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Students United Protesting Research On Sentient Subjects

September 23, 1985
About 80 members of Students United Protesting Research on Sentient Subjects picketed Sunday the Hollywood home of Los Angeles Zoo Director Warren Thomas, demonstrating against a proposal to build a facility to house monkeys used in University of Southern California research projects on the grounds of the Los Angeles Zoo.
January 7, 1985
Carrying placards that said "Animal research is scientific fraud" and "No more animal research," about 200 people picketed the Westwood home of the executive director of the City of Hope to protest the use of live animals at its research facility. Organizers of the protest, Students United Protesting Research on Sentient Subjects (SUPRESS), contend that animals at the Duarte facility, where nearly 100 research animals were stolen last month, are going unfed and are kept in unhealthy quarters.
November 25, 1985
Two animal-rights activists were arrested Sunday at Los Angeles Pierce College in Woodland Hills after they allegedly disrupted a 10-kilometer race being held to raise money for the City of Hope, police said. Javier Burgos, director of the group SUPRESS, which stands for Students United Protesting Research on Sentient Subjects, was arrested for disturbing the peace after he "got overzealous" and began yelling profanities during the race, Sgt.
June 2, 1990
About "TV 'Adver-torial' Makes Fur Fly" (Greg Braxton, May 24), on Students United Protesting Research on Sentient Subjects (SUPRESS) and its antivivisection commercial: It's amazing how many people are uninformed about vivisection. This is such an important issue and yet the laboratories strive to keep their activities secret. Only by hiding can they continue their mass torture and slaughter. Does anyone in media-savvy Los Angeles still fall for the "we-have-a-responsibility-to-the-public" line handed out by Robert Blagman, local sales manager of KCOP Channel 13 (which refused to broadcast the commercial)
July 22, 1986 | JERRY BELCHER, Times Staff Writer
Ninety-six anti-vivisection protesters were arrested for trespassing Monday after an estimated 250 people demonstrated against what they called inhumane and unscientific animal experiments at the Cedars-Sinai Medical Center. A spokesman for the medical center said the protesters' chanting and blocking of employees' access was somewhat disruptive to normal operations. He also said that demands that Cedars-Sinai stop using animals in its research were rejected.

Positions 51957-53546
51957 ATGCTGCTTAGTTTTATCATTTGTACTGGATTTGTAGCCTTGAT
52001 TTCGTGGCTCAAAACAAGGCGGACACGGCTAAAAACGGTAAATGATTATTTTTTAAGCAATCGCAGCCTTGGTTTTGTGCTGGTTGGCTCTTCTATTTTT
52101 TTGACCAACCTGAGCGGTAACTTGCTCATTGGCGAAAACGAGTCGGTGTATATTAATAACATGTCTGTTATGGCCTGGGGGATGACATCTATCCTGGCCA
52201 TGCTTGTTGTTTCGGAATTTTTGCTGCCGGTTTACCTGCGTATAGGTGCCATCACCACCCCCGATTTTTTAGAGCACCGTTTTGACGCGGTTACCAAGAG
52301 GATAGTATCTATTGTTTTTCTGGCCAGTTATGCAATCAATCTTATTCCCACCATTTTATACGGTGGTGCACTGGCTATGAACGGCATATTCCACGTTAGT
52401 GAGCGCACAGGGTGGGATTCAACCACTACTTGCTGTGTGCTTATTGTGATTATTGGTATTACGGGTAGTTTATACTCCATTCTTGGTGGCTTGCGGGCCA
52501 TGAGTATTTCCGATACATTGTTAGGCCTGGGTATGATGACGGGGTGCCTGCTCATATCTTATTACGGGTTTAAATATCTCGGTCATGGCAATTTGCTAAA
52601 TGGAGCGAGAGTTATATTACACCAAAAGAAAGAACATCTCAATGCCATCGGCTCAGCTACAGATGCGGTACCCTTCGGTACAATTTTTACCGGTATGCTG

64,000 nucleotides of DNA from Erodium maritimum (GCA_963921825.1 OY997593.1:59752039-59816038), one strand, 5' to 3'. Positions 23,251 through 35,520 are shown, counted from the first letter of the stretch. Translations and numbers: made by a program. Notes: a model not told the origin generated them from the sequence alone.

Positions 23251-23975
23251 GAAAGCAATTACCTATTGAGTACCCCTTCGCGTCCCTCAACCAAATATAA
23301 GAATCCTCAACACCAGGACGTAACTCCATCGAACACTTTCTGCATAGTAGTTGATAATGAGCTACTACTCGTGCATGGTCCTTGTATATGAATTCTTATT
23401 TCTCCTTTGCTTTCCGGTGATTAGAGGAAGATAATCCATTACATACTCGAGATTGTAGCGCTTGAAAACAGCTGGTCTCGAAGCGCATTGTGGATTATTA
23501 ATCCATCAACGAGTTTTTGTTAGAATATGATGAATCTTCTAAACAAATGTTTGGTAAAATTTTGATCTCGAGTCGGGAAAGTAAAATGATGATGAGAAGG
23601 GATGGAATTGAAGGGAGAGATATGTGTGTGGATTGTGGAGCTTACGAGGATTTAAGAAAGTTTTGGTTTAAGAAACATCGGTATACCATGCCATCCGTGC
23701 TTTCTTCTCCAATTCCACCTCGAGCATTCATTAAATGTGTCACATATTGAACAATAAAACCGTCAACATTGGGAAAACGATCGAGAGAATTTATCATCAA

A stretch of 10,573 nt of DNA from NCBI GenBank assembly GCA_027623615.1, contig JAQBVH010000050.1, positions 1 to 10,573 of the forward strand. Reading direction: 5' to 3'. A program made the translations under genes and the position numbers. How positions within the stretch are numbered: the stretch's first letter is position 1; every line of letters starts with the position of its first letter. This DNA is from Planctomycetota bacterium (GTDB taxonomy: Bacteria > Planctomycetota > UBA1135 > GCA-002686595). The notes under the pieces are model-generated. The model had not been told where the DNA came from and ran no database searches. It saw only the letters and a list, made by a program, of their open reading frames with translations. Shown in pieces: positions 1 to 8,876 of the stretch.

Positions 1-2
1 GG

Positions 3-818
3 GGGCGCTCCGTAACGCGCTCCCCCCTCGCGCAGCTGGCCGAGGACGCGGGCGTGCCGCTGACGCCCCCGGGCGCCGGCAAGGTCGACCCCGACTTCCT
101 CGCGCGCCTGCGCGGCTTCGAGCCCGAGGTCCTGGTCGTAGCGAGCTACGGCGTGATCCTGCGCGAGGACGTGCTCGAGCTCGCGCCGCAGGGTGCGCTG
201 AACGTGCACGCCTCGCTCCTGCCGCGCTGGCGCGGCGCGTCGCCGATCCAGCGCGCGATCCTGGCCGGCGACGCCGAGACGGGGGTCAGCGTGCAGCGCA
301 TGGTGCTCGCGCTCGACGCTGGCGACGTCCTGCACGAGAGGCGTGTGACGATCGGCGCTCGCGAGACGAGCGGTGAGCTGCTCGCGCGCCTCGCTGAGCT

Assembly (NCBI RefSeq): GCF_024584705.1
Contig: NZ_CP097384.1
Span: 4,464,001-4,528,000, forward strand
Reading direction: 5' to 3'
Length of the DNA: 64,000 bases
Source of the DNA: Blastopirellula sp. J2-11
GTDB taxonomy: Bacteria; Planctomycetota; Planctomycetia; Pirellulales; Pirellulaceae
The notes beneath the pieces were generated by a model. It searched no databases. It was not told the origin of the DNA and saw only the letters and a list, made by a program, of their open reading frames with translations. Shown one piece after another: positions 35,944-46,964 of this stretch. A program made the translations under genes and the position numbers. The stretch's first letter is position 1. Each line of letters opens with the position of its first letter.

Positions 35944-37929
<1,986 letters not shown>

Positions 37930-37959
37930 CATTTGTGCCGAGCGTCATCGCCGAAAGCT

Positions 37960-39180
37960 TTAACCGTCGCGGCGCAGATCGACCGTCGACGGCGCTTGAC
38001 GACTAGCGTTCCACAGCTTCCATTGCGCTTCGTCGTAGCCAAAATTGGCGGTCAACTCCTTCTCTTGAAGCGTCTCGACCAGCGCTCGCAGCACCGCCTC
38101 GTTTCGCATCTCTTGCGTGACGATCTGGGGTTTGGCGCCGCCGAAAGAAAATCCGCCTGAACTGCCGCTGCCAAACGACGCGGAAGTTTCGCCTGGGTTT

August 20, 1987 | LEONARD BERNSTEIN, Times Staff Writer
Two years ago, Arizona multiple sclerosis victim Rick Simpson's life took a dramatic turn for the better when researchers at the University of Arizona made him part of an experimental drug therapy program. After a week of taking cyclosporine, the immunosuppressant used in organ transplants, Simpson regained control of his bladder and bowels, and the ability to walk without difficulty.
January 16, 1986 | SAM ENRIQUEZ, Times Staff Writer
The rejection by a city commission last week of a proposal to use the Los Angeles Zoo to house monkeys used in medical experiments ended several months of controversy. Even animal-rights groups were divided over whether they should cooperate with researchers. USC had planned to construct and operate a habitat on zoo property for long-term observation of up to 100 monkeys used in a study of histoplasmosis, a disease that can cause blindness in humans.
October 25, 1987 | TED APPEL, United Press International
Some people say it's torturous and unproductive to kill animals in the name of medical research, but Sandra Chapman supports the practice. She claims that it saved her life. Chapman, who suffered two crippling heart attacks before she was given a new heart, is a member of a group formed to battle animal rights activists: "Incurably Ill for Animal Research." "If they put a stop to animal research, where will we be? They're not going to find a cure for AIDS.
June 23, 1985 | DAVID SMOLLAR, Times Staff Writer
In their efforts to accelerate the breeding of endangered species in captivity, the world's zoos have embarked on a controversial alliance with biomedical researchers to share scientific techniques developed through animal experimentation. The trend toward closer cooperation, which in some cases involves the sale or loan of surplus zoo animals to primate laboratories, has drawn strong criticism from animal rights groups.
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